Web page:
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Plus-Size Ally Christian Siriano Brings Real Diversity to New York Fashion Week

Christian Siriano. Photo courtesy Twitter.

Christian Siriano celebrating his Lane Bryant line.

Fashion designer Christian Siriano is doing his part to help usher in a body-positive style renaissance.

Christian Siriano casually slipped five plus-size models in his New York Fashion Week runway show this week. Not only that, he also cast models of varying races and ethnicities. While this sounds like it should be the norm (and it truly should be), the fashion industry is still dominated by slim, white bodies.

In the fashion industry, diversity like this is a revelation.

Between stepping up for Leslie Jones, custom designing plus size blogger Nicolette Mason’s wedding dress and designing both a collection for plus size retailer Lane Bryant as well as a collection for budget shoe retailer Payless (which goes up to a women’s size 13), Siriano has our backs and is here for body diversity.

Related: StyleCrush: Dandridge, Plus Size Model

In an interview with Glamour, Siriano says he did not have to “unlearn stereotypes,” but that he did have to learn how to not play it safe when it comes to showcasing plus-size models on the runway:

“The only thing is that I can’t tiptoe around things. I was slowly leaning in because I was just nervous. But you just have to embrace it! In this fitting with Georgia, I kept saying, ‘I want to see your body. I want to see your butt. I want to show your curves.’ I can’t be like, ‘Oh, do you mind if we put you in something fitted?’ because you have to be up front about what it is. I’m celebrating her figure in this dress, and that’s OK. I didn’t want the models to think that I’m treating them in a different way than any other girls.”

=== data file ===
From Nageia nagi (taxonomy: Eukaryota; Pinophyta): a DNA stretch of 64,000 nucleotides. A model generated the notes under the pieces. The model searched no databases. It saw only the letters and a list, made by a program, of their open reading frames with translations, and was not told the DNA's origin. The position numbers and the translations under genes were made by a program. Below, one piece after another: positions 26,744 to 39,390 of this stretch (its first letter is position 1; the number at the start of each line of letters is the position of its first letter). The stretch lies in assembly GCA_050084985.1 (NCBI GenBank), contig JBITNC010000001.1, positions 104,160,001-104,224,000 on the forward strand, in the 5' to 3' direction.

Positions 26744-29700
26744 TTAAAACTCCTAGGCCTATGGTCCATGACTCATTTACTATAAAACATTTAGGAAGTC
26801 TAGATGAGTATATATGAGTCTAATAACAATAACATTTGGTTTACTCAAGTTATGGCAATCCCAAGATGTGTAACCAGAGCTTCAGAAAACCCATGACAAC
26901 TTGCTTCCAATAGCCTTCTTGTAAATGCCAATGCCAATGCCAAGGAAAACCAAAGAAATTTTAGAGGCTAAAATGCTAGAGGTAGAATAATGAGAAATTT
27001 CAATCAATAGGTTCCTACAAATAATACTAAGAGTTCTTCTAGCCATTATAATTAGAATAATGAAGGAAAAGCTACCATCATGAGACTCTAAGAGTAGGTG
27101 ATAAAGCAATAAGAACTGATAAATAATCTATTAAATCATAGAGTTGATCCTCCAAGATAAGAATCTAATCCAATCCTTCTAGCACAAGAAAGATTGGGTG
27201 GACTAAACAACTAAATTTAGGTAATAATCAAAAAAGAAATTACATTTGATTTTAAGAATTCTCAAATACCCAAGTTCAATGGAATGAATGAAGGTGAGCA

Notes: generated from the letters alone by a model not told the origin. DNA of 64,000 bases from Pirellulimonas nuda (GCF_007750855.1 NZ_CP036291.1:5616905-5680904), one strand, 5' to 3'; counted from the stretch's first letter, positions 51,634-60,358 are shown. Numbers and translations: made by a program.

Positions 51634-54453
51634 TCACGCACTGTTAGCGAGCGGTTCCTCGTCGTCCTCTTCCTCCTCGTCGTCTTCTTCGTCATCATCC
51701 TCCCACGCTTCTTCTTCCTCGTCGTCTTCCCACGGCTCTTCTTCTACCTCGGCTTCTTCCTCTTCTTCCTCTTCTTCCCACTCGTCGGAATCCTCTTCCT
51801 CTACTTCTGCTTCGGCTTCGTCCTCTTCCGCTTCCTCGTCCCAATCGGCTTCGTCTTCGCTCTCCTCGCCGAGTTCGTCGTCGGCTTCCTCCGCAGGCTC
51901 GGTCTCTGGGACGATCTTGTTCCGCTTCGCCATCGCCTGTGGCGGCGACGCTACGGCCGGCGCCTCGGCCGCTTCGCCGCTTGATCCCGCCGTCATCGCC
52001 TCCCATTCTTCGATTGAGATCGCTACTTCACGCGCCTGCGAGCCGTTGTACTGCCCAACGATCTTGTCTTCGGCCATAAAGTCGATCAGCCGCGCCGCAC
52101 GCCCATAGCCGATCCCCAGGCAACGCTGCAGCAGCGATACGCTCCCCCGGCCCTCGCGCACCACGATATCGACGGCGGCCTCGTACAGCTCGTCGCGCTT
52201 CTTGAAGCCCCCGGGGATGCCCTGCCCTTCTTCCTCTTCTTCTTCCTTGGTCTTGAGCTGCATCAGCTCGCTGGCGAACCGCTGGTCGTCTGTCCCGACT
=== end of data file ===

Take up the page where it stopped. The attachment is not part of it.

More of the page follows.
When asked if he feared backlash, Siriano explained:

“I don’t fear backlash because, at the end of the day, I think the clothes look good, I know that these girls look great in these dresses, and I know they feel good. Even fitting Georgia, I can tell she felt really hot in that dress. And that’s really fun to see. At the end of the day, I love to create change. I think it will be nice if then there’s a new wave of a totally different fashion it girls.”

While Lane Bryant may have had some problematic stances on body representation, Siriano’s LB collection is unbelievably chic.

The fashion industry needs to change. As fashion expert and Project Runway mentor Tim Gunn points out, the runway show has not shifted much in the last 100 years, but the average customer’s body has. Many designers are still operating based on body norms and practices from over 20 years ago, but the customer keeps evolving.

As unlikely as it is for two white men to be true allies to plus size bodies, Christian Siriano and Tim Gunn are really in our court. Now, if we could just see them boost the voices of lesser-known plus-size designers, especially BIPOC plus-size designers, we may find ourselves in the midst of a truly body-positive style renaissance.

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Laurel Dickman is an intersectional feminist, plus size model, stylist, and fat activist that can also be found via her blogs, Exile In Dietville and 2 Broke Bitches. She grew up in the south between Florida and North Carolina, migrating to the Portland, OR in 2005. All three places inform her perspective of the world around her a great deal. While in Portland, she worked with the Alley 33 Annual Fashion Show, PudgePDX, PDX Fatshion, Plumplandia, and numerous other projects over the near decade that she was there. In August of 2014, she moved to the Bay area with her partner, David and trusty kitty, Dorian Gray. She continues her body positive and intersectional feminism through various forms of activism, fashion, photography projects, and writing from her home in the East Bay. She can be reached at laurel@wyvmag.com and encourages readers to reach out to her to collaborate!

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